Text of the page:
The Sparse Inference algorithm sounds too good to be true, since it appears to be a remedy for what the researchers term a "seemingly impossible task." But the heart of the story is that with a careful selection process, all possible nodes of a network do not have to be evaluated in order to make accurate inferences. The real work, however, lies ahead for these researchers, as they try to use Sparse Inference to make predictions about unknown source-locations that actually pan out. For that, they will need to refine a methodology for picking those key nodes and prove that accurate predictions were actually made from their selection. To read a their paper (for free) try:
with some supplemental material here:
An interesting concept: I suppose it is the converse of the old expression "you can't get there from here". Knowing which nodes first encounter a threat means that certain paths in a network are likely and other ones are ruled out. Certain source locations become prime candidates for further investigation.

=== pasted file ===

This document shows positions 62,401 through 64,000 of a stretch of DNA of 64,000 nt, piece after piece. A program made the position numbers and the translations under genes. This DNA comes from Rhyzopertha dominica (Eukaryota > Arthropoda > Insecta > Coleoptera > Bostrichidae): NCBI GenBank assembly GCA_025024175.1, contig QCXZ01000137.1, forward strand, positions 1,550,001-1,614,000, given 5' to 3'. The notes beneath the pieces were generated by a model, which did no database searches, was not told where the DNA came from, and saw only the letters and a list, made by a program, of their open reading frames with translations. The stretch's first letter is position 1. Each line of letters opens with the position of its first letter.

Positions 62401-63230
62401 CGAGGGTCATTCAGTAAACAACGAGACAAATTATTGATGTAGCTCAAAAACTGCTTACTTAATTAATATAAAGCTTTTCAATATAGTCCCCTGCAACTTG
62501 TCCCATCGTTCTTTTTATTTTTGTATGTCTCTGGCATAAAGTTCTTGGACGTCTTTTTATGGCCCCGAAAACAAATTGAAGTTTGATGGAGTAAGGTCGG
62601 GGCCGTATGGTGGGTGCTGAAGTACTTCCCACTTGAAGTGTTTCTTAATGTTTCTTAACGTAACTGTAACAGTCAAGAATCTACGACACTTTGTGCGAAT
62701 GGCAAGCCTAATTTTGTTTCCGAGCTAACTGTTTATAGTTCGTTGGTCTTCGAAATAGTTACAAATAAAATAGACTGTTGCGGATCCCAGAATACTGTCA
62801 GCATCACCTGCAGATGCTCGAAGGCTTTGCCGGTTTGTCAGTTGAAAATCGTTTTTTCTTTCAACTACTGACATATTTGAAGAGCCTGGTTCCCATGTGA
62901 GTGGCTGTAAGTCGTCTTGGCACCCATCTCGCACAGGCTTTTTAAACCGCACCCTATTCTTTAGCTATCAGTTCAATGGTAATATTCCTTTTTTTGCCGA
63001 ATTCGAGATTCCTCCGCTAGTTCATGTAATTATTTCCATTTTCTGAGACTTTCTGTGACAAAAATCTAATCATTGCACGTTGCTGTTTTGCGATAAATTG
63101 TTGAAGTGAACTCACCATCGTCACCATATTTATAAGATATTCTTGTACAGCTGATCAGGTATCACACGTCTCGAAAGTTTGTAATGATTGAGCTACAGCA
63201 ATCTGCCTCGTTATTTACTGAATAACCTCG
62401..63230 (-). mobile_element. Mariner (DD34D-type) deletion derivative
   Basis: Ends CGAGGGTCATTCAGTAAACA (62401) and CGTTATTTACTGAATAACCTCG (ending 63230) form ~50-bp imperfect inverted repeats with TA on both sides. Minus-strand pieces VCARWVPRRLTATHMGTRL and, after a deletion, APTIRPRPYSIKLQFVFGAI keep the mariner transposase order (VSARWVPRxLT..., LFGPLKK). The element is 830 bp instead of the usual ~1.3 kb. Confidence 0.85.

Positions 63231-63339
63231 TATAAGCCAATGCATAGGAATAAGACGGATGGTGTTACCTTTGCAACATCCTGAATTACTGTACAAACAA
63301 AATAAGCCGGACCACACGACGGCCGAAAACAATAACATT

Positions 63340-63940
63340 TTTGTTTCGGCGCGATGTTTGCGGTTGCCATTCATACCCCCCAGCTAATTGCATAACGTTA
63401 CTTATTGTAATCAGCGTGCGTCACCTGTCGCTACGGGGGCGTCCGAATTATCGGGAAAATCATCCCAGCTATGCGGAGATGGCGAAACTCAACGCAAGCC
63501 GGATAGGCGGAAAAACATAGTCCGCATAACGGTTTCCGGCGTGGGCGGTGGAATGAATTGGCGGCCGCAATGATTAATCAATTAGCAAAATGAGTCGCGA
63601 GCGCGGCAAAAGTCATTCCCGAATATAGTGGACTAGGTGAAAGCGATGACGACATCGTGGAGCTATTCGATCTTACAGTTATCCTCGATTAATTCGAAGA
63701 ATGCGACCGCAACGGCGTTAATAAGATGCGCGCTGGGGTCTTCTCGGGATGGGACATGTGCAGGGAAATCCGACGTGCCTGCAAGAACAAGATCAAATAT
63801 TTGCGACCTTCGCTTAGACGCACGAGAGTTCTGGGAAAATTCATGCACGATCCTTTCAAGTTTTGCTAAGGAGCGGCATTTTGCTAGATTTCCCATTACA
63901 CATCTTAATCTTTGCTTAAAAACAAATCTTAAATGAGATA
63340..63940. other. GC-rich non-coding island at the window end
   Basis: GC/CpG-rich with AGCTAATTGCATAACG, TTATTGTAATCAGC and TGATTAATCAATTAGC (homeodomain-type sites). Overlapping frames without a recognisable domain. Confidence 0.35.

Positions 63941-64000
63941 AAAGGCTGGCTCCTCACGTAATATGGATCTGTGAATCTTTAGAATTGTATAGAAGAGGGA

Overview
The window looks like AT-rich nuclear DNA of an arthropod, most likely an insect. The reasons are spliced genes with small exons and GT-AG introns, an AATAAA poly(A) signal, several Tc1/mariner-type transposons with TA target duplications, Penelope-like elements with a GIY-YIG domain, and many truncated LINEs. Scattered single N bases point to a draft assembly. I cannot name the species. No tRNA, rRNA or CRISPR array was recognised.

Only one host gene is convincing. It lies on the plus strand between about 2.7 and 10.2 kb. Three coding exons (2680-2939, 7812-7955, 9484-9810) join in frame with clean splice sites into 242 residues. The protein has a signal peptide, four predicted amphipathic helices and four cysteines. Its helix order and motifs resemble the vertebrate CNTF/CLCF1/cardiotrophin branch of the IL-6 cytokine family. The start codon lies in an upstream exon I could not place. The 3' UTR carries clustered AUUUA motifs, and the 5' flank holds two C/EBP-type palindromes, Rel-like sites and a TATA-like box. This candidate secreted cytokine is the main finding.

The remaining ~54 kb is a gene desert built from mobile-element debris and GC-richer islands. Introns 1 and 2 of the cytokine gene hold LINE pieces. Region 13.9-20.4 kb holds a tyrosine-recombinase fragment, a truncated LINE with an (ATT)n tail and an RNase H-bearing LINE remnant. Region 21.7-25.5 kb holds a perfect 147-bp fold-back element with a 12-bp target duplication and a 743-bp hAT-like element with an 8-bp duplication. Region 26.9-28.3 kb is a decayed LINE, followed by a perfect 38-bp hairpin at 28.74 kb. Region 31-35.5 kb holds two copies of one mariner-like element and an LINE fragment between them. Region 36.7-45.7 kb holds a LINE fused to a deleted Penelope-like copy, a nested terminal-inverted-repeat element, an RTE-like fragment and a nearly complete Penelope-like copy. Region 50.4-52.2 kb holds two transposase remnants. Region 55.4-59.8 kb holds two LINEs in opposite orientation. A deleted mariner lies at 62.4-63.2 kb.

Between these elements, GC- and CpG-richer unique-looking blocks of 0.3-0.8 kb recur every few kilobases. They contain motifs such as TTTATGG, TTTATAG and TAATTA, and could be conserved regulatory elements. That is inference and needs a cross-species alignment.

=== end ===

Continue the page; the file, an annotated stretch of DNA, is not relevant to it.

What are the engineering and design challenges in creating successful IoT devices? These devices are usually small, resource-constrained electronics designed to sense, collect, send, and/or interpret data. Some of the devices need to be smart enough to act upon data in real time, 24/7. Are the design challenges the same as with embedded systems, but with a little developer- and IT-skills added in? What do engineers need to know? Rick Merritt talks with two experts about the tools and best options for designing IoT devices in 2016. Specifically the guests will discuss sensors, security, and lessons from IoT deployments.